As our district contemplates the dismal failure of students on the PSSA science tests (we are actually average, so the whole state stinks), one has to wonder why. Without looking at the actual questions, here are some thoughts:
- Elementary science scores are higher. The test is either very easy or it is about things kids already do have knowledge about.
- As you go higher through school, science is specialized. Not every student takes a chemistry course. They may have had the concepts in a physical science class, but those students traditionally do poorly and have not had that material in years.
- Remedial time has been spent on Math and Reading strategies and practice in order to pass those tests. This may be to help them but has a negative connotation. Would it not be better to help all students with interesting reading selections that challenge students (like literature circles?)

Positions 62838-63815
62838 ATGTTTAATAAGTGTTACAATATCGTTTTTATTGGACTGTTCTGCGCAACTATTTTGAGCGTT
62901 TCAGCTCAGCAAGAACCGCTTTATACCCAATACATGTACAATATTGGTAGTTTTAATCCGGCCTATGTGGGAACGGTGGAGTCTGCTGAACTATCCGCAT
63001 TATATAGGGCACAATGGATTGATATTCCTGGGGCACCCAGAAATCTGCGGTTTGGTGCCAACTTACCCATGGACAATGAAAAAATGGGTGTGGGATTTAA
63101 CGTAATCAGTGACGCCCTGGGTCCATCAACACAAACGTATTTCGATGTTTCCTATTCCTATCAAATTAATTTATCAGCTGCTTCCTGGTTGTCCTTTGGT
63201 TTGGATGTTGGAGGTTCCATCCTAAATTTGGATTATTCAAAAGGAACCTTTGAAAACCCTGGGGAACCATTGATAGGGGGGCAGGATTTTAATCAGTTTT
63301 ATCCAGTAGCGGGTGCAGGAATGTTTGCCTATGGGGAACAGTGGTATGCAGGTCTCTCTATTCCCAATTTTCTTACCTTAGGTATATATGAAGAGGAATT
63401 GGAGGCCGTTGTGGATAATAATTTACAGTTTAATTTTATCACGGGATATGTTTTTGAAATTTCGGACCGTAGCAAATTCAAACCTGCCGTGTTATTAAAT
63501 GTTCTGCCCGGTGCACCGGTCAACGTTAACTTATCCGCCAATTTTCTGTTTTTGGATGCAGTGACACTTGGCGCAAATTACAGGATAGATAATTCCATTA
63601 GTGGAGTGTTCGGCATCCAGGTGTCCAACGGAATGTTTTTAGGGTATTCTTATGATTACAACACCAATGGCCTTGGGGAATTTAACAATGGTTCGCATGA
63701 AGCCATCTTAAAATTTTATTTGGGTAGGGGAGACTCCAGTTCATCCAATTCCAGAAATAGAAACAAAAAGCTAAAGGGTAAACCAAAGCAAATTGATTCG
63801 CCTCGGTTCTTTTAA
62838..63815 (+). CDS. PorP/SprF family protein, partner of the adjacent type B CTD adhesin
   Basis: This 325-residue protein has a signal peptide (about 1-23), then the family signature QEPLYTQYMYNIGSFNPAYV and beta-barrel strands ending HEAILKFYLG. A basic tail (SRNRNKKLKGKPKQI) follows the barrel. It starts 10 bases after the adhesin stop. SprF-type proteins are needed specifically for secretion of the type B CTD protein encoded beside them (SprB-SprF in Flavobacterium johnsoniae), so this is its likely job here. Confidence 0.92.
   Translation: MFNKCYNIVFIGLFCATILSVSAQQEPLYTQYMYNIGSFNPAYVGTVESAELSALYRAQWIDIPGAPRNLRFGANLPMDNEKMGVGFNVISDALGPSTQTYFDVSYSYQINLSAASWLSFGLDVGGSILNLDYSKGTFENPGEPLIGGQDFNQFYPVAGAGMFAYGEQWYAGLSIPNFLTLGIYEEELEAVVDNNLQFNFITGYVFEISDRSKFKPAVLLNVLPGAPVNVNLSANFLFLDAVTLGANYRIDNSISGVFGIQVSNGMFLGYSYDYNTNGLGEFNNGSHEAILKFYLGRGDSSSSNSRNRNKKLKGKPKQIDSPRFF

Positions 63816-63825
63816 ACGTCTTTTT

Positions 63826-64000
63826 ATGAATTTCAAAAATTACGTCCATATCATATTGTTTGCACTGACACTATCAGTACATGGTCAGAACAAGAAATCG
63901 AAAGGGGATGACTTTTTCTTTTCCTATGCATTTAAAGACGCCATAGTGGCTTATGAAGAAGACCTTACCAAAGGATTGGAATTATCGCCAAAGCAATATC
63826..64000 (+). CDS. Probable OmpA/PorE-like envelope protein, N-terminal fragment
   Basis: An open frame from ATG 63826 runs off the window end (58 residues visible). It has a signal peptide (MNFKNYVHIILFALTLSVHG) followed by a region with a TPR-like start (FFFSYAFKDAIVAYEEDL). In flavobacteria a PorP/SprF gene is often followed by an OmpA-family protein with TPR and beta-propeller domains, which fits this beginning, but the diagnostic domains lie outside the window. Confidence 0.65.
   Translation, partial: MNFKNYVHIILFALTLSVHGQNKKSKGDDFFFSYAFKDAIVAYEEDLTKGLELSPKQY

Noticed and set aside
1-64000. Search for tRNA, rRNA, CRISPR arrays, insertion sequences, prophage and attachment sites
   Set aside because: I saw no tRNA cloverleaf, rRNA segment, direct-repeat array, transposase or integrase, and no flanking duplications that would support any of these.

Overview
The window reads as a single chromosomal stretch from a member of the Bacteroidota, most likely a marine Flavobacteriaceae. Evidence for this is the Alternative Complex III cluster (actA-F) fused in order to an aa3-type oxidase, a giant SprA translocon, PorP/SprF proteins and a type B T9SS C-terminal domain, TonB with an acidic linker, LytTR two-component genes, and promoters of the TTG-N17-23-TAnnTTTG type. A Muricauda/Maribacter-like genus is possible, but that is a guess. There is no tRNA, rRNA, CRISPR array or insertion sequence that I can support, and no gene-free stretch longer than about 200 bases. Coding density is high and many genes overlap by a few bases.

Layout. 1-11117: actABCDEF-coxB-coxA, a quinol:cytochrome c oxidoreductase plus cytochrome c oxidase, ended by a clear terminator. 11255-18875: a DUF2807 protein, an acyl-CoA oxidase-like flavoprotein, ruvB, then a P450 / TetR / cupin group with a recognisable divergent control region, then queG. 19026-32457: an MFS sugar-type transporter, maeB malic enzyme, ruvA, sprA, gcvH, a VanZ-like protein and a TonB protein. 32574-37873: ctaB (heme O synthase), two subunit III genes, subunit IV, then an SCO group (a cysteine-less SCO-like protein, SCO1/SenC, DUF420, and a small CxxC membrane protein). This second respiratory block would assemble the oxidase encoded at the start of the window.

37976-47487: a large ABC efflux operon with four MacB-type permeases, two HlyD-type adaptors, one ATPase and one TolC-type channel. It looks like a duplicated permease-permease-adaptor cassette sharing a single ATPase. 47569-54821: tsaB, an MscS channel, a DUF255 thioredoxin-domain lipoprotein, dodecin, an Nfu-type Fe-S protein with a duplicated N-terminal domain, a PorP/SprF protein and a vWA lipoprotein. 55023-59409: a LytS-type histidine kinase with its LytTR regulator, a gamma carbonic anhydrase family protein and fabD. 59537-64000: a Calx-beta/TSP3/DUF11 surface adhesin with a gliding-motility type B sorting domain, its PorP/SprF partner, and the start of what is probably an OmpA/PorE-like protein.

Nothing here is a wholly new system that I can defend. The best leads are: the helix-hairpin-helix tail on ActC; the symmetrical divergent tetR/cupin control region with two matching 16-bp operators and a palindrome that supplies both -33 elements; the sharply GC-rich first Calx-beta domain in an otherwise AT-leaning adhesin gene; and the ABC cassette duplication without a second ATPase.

- The questions asked are not in line with the standards. There may have been a disproportionate number of chemistry questions compared to the number of chemistry state standards.
- Students know it does not count for graduation. do you think that had an effect?
- Who cares? Does knowing a few facts mean anything in todays world if you do not know what to do with it? This of course means that how we teach science and structure curriculum still has to change completely.